“Being the positive person that I am, I have to hope so,” Wahlberg says. “I have to remain optimistic that the future will get better.”
I chatted with Wahlberg and director Peter Berg over the weekend at the Four Seasons in Beverly Hills, where they were promoting Patriots Day, their new drama about the Boston Marathon bombings.
Wahlberg, 45, credits his Catholic faith for helping him remain positive about the future. “Peter and I have had endless conversations about this,” the actor said. “I think he’s always convinced I’m trying to convert him to Catholicism, which I’m not, but life is short. If we live to be 100, it’s still a short amount of time. I want to live forever. I want to be with my loved ones forever and my faith allows me to deal with loss, disappointment, failure, all of those things, sickness. It reminds me that things can always be worse and how lucky I am, how blessed I am, how fortunate I am and I want to encourage people to have the ability to look at things in a positive way.”
“My oldest kids want to see the movie,” Wahlberg said. “I think the oldest two are ready for it. This is the reality of the world that we live in and I think it’s important for them to understand that but I think they’ll take away what I’m taking away and what everybody else who sees the movie takes away—that these things will happen, but we can’t go and run and hide. We have to stand up and fight back and do that with love and I think that ultimately that will make them better and stronger as people.”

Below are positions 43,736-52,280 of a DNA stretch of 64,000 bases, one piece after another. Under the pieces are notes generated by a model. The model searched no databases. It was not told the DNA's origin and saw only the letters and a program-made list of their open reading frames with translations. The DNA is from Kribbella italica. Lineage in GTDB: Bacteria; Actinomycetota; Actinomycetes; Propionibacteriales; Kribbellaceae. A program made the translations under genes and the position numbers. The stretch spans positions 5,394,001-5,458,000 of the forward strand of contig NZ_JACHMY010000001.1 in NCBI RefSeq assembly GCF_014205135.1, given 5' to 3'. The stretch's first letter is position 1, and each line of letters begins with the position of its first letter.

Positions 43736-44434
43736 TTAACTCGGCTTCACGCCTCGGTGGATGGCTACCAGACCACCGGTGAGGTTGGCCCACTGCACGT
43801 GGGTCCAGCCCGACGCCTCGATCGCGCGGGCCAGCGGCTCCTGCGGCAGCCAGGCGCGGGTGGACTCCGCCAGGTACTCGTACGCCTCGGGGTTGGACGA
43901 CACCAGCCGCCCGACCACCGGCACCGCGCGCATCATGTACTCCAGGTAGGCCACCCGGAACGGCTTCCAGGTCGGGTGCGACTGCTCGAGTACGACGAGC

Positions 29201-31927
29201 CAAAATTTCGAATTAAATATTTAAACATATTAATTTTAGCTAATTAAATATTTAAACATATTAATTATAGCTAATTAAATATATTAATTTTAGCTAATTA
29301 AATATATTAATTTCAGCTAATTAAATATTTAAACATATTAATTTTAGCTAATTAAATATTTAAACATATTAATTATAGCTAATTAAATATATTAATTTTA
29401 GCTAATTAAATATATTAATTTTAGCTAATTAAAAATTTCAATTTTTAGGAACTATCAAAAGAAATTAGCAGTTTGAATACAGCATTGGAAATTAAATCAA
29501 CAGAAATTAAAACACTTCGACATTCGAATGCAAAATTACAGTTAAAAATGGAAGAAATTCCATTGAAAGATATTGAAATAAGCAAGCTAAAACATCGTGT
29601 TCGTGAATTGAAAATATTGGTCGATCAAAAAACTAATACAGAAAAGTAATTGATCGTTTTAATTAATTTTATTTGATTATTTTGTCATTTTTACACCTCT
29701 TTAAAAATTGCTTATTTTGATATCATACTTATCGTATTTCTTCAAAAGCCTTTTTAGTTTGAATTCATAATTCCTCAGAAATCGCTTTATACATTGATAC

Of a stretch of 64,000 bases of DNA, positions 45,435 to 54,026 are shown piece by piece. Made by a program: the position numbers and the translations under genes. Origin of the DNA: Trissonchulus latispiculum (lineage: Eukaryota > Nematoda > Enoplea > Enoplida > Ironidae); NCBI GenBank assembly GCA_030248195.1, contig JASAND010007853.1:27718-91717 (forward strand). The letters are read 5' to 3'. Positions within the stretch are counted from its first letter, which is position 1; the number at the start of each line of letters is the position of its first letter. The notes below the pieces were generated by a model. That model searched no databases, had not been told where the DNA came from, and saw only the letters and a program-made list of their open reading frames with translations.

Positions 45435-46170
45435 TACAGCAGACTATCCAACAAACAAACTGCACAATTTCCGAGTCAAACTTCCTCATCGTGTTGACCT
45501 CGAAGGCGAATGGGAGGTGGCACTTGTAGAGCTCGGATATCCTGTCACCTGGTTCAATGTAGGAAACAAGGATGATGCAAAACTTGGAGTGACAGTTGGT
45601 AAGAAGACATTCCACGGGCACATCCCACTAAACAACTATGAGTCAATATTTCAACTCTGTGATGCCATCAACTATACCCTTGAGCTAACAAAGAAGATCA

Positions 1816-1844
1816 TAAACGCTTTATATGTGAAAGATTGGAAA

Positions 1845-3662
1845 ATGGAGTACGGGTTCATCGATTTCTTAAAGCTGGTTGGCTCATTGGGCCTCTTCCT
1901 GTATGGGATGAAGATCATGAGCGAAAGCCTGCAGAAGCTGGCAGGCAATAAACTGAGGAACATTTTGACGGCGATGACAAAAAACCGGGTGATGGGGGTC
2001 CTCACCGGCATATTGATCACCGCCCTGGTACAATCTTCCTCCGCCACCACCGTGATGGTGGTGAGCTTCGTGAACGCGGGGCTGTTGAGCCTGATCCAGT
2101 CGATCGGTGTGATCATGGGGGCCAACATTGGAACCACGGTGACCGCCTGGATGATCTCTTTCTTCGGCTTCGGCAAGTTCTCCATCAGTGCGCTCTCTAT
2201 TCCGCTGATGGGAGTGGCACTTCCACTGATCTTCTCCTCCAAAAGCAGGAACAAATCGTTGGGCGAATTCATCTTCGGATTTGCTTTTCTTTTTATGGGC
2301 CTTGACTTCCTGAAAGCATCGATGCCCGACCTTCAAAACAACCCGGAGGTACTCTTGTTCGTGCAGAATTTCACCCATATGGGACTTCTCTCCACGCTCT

In the movie, Wahlberg plays a cop (a fictionalized composite of real-life officers) who was on duty at the marathon finish line when the bombs went off. Rounding out the cast are Michelle Monaghan, Kevin Bacon, Melissa Benoist, John Goodman, Michael Beach and J.K. Simmons. Alex Wolff and newcomer Themo Melikidze play the terrorist brothers whose attack killed three people and injured more than 260.
“I went in the back and looked at some of the footage that certain people weren’t even exposed to,” he recalled of filming the scene. “And, you know, I just realized this happened to my neighbors and to my fellow Bostonians and that was enough.”